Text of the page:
Link to Mo. Sup. Ct. Opinion
The Missouri Supreme Court held that an arbitration agreement found in a nursing home admission contract did not bind a plaintiff in a wrongful death action against the nursing home because a wrongful death claim is not "derived through" an underlying tort claim of the decedent. The lawsuit, therefore, could proceed without arbitration. The holding clarified a previous decision where the Court stated that, for the purpose of venue, a wrongful death claim is not a new cause of action but one "derivative of the underlying tortious acts."
I. Facts & Holding
Dorothy Lawrence moved into the Beverly Manor nursing home in March, 2003. Upon admittance to Beverly Manor, Dorothy's daughter, Phyllis Skoglund, acting under power of attorney for her mother, signed a form arbitration agreement. The agreement purported to compel arbitration by any party whose claim is "derived through or on behalf of [Dorothy Lawrence]."
Shortly after admittance, Dorothy Lawrence died. Her son, Dale Lawrence, filed a wrongful death lawsuit pursuant to Mo. Rev. Stat. § 537.080, alleging that Dorothy died due to the negligent actions of Beverly Manor's employees. The circuit court denied Beverly Manor's motion to compel arbitration because "nothing in the arbitration agreement [could have] be[en] construed to extend to new and independent causes of action . . . ." Beverly Manor appealed and the Missouri Supreme Court granted transfer. The Missouri Supreme Court held that a wrongful death action is a distinct claim from any underlying tort claims. The claim is distinct because Dorothy, by definition of the claim, could not have brought a wrongful death claim had she lived, and any damages recovered would not be awarded on behalf of Dorothy or her estate. Therefore, Dale Lawrence's wrongful death action was not "derived through" a tort claim of Dorothy's, and, accordingly, the arbitration agreement did not bind the plaintiffs.
II. Legal Background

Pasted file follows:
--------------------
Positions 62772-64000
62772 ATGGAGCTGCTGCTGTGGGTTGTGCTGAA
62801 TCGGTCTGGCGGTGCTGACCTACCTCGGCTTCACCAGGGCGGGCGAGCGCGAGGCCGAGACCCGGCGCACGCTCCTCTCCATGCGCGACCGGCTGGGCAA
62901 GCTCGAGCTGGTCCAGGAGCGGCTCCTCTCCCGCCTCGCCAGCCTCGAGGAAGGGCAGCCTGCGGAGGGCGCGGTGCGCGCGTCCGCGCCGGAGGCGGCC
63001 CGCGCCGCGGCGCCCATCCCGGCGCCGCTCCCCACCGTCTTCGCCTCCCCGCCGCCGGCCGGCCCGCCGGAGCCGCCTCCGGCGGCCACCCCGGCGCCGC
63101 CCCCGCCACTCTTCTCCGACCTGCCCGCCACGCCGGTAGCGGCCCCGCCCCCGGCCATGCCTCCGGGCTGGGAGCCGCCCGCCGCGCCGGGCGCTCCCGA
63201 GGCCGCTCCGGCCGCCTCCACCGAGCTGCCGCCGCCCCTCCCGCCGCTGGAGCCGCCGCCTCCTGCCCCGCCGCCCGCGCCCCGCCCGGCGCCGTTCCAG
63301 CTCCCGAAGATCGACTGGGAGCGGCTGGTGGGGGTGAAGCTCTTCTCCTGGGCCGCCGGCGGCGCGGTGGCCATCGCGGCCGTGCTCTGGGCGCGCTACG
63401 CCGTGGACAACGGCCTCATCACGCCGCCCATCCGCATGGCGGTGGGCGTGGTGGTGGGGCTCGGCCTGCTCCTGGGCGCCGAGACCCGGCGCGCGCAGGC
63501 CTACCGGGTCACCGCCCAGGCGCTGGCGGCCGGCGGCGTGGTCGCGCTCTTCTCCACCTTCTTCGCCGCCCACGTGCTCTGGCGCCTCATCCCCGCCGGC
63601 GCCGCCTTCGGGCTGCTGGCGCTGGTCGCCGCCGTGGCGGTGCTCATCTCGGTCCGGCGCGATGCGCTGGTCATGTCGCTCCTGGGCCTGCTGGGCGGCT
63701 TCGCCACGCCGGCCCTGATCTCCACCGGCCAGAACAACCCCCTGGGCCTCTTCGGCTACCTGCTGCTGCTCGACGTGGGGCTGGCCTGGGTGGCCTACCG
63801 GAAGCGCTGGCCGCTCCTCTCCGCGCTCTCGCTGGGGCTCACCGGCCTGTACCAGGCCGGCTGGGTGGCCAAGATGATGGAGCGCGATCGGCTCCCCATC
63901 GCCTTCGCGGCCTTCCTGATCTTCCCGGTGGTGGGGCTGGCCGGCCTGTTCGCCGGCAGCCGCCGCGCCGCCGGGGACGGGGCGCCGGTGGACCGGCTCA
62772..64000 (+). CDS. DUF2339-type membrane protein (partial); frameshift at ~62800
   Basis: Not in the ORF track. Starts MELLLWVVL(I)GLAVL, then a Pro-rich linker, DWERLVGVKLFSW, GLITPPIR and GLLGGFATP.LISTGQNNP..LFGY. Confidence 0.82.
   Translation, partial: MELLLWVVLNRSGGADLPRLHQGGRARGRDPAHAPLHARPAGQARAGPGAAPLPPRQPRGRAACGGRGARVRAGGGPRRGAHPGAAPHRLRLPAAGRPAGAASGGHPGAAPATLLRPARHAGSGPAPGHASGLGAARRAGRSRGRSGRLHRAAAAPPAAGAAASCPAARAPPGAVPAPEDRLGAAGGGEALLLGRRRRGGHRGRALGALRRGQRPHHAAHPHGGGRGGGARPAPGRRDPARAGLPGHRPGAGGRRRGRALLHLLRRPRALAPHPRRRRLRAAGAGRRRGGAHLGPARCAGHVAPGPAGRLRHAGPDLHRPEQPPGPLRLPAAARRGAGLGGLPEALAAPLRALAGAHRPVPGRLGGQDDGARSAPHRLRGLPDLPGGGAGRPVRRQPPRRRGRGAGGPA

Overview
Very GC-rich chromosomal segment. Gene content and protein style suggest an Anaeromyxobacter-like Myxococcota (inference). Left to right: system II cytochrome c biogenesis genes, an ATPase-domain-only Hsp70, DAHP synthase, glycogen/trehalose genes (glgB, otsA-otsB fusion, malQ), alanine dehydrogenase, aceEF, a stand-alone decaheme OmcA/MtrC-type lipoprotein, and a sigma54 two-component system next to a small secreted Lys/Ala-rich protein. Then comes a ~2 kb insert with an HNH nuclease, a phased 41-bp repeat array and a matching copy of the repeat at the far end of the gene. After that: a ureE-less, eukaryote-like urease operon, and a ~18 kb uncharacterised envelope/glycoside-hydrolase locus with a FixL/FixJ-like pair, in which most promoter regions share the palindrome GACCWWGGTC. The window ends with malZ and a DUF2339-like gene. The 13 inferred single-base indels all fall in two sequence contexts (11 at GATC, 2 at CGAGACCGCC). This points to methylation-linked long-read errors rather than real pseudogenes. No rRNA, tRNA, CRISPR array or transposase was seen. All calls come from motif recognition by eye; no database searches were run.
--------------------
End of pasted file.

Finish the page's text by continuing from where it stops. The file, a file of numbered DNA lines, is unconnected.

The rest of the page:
Since the arbitration agreement purported to bind any claims "derived through" a claim by Dorothy, the Court framed the legal issue as to "whether a suit for wrongful death can be considered derivative of any underlying tort claims that could have been brought by the deceased." The Court, affirming past precedent, answered this question in the negative, finding that a wrongful death "creates a new cause of action . . . and [does] not revive a cause of action belonging to the deceased," and the "wrongful death claim does not belong to the deceased or even to a decedent's estate." The Court further noted that the remedies for a wrongful death action are different than the remedies for any claim sounding in personal injury that Dorothy could have brought had she lived.
Beverly Manor, relying upon the 2007 Missouri Supreme Court case State ex rel. Burns v. Whittington, argued that a wrongful death claim is "derived from" the underlying tortious actions. In Burns, Burns claimed that the defendant's product caused his leukemia. After filing the negligence suit, the venue statutes of Missouri were amended. The amendments applied only to cases filed after the effective date of the amendments. Burns then died and his son amended the petition to include a wrongful death claim. The defendants argued that the wrongful death claim was a new cause of action falling under the new venue rules, which dictated the proper venue was another jurisdiction. They moved for transfer. Denying the motion, the Missouri Supreme Court held that the "[wrongful death] cause of action is derivative of the underlying tortious acts that caused the fatal injury."
In the present case, the Court explicitly limited the Burns holding to venue analysis. The Court differentiated the present case from Burns by the issue presented in each case: "Burns dealt with whether the subsequent wrongful death suit has a sufficient tie to the original venue, whereas [here], the question is whether one is bound by another's agreement to which one was not a party. The different issues necessitate different analyses."